Month for Loki, Day 7: One Meaningful Offering
Recently, I was having a conversation with another Lokean, and we were talking about the importance of making offerings.
Though it was not my intent to put undue pressure on anyone to make elaborate offerings -as time, finances, and other factors can make that difficult – I wanted to stress the importance of making an offering.
It can be of utmost importance to make an offering…as the following passage from author Jenny Blain’s book, Nine Worlds of Seid-Magic illustrates this point quite well:
“The process of initiation, by spirits or deities, not people, can be quite terrifying. The experience of the seeress Rauðhildr is a case in point. This is how it appears in my field notes, written after she had told me the story in a coffee shop in Berkeley, California.
She made the journey to visit the Maurnir, who (according to her and Diana [Paxson]) are female giants. The Maurnir dwell in a cave, and she went there, naively she says because she thought it would be interesting. She was attempting to journey to all the denizens of the Nine Worlds.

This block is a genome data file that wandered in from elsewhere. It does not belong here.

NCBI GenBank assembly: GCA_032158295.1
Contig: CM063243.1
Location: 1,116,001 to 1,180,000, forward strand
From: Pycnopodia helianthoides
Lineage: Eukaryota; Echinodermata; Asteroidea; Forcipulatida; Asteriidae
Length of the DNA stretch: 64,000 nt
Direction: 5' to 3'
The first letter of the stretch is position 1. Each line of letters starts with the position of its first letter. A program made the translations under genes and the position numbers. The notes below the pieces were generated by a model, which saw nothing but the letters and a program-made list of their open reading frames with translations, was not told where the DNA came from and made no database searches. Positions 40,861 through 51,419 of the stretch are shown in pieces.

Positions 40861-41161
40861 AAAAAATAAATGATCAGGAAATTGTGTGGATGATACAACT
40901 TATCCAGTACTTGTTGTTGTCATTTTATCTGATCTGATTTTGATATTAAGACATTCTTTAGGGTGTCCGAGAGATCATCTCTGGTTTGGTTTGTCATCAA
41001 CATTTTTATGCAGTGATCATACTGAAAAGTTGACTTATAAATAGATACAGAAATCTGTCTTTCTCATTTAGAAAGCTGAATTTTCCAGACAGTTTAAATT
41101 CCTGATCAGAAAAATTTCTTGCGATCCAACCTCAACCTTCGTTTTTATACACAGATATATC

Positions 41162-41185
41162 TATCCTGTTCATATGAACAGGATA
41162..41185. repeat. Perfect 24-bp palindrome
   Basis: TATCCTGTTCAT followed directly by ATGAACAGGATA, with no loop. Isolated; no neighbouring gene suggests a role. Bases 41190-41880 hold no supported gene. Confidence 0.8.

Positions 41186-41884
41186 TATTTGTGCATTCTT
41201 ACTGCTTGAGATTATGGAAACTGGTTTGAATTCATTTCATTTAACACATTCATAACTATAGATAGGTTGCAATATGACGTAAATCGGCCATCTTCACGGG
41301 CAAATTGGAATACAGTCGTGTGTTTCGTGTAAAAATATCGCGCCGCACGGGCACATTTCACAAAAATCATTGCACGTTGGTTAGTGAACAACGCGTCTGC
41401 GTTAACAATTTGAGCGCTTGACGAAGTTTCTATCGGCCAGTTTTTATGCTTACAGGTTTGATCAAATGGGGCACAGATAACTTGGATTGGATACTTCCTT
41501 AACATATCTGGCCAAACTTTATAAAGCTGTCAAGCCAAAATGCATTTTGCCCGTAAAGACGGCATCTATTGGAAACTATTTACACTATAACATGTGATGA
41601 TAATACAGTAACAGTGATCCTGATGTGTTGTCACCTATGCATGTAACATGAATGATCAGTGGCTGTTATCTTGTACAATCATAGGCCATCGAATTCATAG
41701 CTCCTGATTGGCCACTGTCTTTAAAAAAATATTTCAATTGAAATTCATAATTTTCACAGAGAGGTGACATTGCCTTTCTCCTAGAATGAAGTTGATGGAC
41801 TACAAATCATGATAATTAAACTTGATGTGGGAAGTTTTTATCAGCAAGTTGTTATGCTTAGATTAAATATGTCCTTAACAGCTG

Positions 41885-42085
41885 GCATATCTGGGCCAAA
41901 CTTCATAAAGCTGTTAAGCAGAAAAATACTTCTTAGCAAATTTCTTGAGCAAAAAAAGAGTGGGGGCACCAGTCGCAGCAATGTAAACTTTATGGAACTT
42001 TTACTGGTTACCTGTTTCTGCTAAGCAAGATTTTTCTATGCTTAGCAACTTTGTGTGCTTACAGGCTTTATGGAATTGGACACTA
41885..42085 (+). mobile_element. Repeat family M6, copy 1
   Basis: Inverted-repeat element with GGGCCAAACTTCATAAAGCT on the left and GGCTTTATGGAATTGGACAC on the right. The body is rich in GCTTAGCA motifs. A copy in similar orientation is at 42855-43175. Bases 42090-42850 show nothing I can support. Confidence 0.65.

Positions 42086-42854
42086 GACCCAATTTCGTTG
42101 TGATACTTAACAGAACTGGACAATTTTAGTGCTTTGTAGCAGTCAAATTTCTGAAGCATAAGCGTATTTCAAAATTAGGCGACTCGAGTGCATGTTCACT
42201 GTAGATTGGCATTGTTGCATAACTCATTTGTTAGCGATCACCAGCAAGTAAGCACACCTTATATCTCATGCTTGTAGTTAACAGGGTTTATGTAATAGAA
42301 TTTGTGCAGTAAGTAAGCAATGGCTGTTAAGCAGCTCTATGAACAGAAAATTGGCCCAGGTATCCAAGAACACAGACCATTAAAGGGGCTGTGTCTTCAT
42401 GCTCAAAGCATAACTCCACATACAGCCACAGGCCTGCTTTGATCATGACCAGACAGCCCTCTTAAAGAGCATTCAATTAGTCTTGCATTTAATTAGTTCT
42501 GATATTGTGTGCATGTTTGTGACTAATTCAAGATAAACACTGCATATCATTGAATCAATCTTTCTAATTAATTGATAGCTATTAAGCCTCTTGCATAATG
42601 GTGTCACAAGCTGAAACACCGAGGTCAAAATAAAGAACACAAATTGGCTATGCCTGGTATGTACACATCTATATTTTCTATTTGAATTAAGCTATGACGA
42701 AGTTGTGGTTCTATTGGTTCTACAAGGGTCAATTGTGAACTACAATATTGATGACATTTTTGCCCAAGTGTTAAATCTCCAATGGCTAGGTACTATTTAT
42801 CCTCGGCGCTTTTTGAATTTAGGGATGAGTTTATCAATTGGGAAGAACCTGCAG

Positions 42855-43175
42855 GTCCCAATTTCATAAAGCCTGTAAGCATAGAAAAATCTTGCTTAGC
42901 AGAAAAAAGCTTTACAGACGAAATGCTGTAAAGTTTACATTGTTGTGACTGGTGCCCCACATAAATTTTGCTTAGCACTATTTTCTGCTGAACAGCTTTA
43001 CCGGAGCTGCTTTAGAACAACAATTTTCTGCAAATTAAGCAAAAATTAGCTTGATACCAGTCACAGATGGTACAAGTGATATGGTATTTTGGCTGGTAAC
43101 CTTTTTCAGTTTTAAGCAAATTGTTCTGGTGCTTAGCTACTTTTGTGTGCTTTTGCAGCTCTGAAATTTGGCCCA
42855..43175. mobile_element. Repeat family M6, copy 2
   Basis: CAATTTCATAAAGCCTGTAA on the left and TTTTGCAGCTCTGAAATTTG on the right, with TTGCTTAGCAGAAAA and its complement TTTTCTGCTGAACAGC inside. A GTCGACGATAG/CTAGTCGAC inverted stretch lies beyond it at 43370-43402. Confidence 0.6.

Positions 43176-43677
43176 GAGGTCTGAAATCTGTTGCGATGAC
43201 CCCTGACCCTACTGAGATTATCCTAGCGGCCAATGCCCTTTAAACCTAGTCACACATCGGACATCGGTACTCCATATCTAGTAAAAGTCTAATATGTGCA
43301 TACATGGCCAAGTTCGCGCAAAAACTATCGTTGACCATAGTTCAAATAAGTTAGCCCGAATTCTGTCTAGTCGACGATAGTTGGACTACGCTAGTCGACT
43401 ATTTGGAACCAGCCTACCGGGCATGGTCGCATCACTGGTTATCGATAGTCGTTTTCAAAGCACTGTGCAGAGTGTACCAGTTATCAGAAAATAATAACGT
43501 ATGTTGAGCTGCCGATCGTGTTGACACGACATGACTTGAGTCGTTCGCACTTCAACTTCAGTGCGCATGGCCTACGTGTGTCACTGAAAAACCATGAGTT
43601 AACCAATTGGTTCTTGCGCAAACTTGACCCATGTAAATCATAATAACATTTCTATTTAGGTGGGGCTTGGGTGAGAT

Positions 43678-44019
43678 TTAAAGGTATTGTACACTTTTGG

They were there, and they saw her and asked why she was there. The Maurnir have much wisdom, and she asked (again naively, she says) if they would teach her if she could learn from them, share in their wisdom. They said no, they couldn’t teach her, but if she wished she could become part of their wisdom. She agreed that this would be a good thing.
So they ate her.
They threw aside the bones, as they ate. Her bones were lying on the cavern floor when Loki appeared and started dancing and singing, calling to the goddesses and gods to put her back together, which they eventually did. So Loki was dancing a shaman dance. When she came together again, she thanked him and asked him why he’d done this. He said ‘once, you gave me a drink.’ (as an offering in ritual).”
You might notice the key in that passage is “He said ‘once, you gave me a drink.”
As you may have realized, one meaningful offering to Loki can make all the difference.
- Jenny Blain, Nine Worlds of Seid-Magic: Ecstasy and Neo-Shamanism in Northern European Paganism, Routledge, New York, NY, 2002, p.22-3.
Reblogged this on Fire and Ink.
Thanks for the re-blog!
I’m glad that my post resonated with you